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Lisa Anne Waite's Story > Storyteller Feature

Featuring: Lisa Anne Waite
Written by: Adara Bernstein
 

"Hitting a Cement Wall" 


Comments: 1 Published on: Jul 20, 2009 Views: 24,421

Category: Life Lessons

 

The clinking of wine filled goblets floated upwards like glass bubbles. This group of high school friends met every year around the holidays to catch up, gossip and secretly checking each other’s aging processes.

 

Lisa Waite took great pride in her looks. She ate well, exercised religiously, and spent a small fortune at the beauty salon with a standing weekly appointment. She made mental notes, especially of the women - who had gained weight, whose arms were flapping, whose foreheads were getting crinkly.

 

Lisa Waite freely admits she was shallow. “Before the ‘incident’ the most important thing to me was getting myself looking great before stepping out the door. Even if just going to mail a letter or pick up some milk, I had to look good. It was like I couldn’t function without lipstick and a matching bag.”

 

Still beautiful, Lisa has a natural look that makes it difficult to see the vain person she used to be.

 

Always trying to keep her youth, Lisa was up for any adventure at any time. When some acquaintances from the gym mentioned going rock-climbing, Lisa was first to sign up.

 

The group went to a local rock climbing wall place, and Lisa took a quick lesson while the others suited up as they were experienced climbers. Wanting to show off her prowess, she challenged one of the younger men to a race to the top. He accepted and away they went.

 

“When you wall climb, the rule is that you get your footing before moving. I was so eager to prove myself that I did stupid moves, almost jumping upwards and using my arms to pull myself up instead of my legs to push my body weight.”

 

Lisa’s attempts to show off came to an abrupt end when reaching too far, she suddenly fell backwards and caught by the rope, she desperately grabbed at the wall. The momentum though flipped her body sideways and she caught her foot in a tiny lip of the “rock” in the wall. She jerked backwards, her head hitting the cement with a THUNK that was loud enough to jolt everyone’s attention.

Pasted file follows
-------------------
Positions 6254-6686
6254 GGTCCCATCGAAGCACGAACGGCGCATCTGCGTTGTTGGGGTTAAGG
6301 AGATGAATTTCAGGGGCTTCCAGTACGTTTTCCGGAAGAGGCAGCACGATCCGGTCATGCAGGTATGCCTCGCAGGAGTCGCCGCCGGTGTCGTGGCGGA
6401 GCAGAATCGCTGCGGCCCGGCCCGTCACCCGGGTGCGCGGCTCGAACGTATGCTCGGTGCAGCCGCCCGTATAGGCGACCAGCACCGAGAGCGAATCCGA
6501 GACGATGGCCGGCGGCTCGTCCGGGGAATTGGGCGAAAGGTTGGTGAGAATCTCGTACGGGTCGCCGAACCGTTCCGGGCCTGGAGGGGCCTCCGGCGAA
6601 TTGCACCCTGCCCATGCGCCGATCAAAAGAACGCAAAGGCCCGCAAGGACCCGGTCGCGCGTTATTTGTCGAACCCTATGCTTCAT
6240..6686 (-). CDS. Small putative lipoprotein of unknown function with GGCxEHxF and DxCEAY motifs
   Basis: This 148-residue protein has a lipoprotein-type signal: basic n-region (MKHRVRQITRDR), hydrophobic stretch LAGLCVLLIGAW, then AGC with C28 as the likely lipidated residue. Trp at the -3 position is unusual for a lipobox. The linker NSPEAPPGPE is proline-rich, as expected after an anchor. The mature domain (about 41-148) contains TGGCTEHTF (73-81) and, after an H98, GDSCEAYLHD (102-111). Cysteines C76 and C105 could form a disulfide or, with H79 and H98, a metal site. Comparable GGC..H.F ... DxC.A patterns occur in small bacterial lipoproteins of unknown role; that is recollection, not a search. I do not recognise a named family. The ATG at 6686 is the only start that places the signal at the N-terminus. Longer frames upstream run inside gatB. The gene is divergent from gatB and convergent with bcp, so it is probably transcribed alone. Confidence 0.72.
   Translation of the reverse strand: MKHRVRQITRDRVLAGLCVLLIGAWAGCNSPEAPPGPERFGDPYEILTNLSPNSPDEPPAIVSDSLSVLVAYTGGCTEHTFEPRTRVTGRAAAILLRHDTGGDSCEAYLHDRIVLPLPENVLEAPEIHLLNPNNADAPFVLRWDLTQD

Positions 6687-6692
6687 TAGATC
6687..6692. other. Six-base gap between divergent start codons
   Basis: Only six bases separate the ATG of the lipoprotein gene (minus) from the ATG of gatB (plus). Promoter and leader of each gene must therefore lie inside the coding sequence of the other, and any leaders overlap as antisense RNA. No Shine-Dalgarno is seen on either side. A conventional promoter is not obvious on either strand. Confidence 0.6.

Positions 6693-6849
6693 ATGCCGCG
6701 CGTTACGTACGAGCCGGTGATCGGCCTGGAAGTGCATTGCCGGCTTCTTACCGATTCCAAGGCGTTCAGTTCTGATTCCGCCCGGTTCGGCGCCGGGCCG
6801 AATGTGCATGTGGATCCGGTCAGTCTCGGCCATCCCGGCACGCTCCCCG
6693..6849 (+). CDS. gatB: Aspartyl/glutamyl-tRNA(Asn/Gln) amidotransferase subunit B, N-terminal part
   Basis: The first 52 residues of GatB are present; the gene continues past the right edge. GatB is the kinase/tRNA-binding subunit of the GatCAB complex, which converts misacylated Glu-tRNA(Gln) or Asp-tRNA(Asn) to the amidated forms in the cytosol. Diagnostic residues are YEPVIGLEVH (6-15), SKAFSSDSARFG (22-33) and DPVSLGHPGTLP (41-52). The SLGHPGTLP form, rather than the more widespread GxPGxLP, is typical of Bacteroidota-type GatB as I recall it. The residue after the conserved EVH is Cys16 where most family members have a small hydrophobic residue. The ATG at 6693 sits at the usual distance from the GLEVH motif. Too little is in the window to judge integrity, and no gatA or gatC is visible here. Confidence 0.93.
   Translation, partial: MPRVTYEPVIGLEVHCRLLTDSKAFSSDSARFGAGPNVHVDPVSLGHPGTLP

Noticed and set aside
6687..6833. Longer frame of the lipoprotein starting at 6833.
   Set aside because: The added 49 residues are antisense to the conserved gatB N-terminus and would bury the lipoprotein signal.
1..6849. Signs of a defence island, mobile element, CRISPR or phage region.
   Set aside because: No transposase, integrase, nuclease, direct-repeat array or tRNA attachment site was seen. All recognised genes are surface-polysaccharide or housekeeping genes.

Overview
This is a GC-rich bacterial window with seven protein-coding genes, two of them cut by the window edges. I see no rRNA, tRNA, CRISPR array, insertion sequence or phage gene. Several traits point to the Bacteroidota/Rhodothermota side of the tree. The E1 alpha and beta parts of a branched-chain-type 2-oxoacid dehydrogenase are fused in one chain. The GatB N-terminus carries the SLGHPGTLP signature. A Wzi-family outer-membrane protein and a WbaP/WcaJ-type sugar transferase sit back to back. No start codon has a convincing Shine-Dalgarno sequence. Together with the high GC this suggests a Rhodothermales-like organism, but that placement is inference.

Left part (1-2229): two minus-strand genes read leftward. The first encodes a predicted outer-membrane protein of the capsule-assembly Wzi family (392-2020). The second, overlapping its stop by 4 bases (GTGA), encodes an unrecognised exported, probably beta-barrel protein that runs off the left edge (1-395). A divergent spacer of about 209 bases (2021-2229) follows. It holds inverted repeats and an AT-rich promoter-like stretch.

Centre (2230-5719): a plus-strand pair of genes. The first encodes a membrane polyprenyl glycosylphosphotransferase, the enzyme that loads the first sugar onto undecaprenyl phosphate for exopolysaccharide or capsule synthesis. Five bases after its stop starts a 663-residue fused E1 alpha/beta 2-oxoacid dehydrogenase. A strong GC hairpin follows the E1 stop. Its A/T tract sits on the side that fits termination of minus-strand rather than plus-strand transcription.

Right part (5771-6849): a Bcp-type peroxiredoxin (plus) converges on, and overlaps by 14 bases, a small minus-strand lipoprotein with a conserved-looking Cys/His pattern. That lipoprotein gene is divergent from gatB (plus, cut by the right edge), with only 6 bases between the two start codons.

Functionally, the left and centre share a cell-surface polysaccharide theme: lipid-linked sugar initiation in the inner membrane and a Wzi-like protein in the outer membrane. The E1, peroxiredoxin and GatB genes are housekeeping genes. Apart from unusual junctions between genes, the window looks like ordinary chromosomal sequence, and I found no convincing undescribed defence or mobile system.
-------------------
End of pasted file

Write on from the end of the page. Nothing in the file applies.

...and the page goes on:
The spotter lowered her down gently, and made her sit on the ground where she promptly passed out. The next thing she knew, she woke up in the hospital, very confused as to where she was. A man sat next to her, looking exhausted. Noticing that she was awake, he stood up quickly and kissed her. On the mouth. Startled, she pulled away, eyes wide with fear.

 

The man began sighing with relief and tried to hug her but she pushed him away. She didn’t know this man - who did he think he was? She looked at the room but didn’t recognize anything in the sterile grey space. Flowers filled the room. An efficient looking nurse appeared and exclaimed when she saw Lisa awake.

 

“What happened?” Lisa asked the nurse.

 

The man took her hand, and resisting the urge to pull away, she soon learned that she’d gotten a severe concussion from hitting the wall during rock climbing, and when they brought her to the hospital unconscious, they did PET scans and MRI’s on her brain to assess any damage, and told her husband, the man standing beside her bed, that she had a tumor that was pressing on her brain and needed to be removed immediately. Facing an agonizing decision and having to decide the course of medical action for his wife, he gave the consent to go ahead with the surgery.

“Friends stopped by to wish her a speedy recover. Some she vaguely recognized, some she couldn’t place for the life of her. Most of the time they were understanding but she could see the hurt in their eyes.”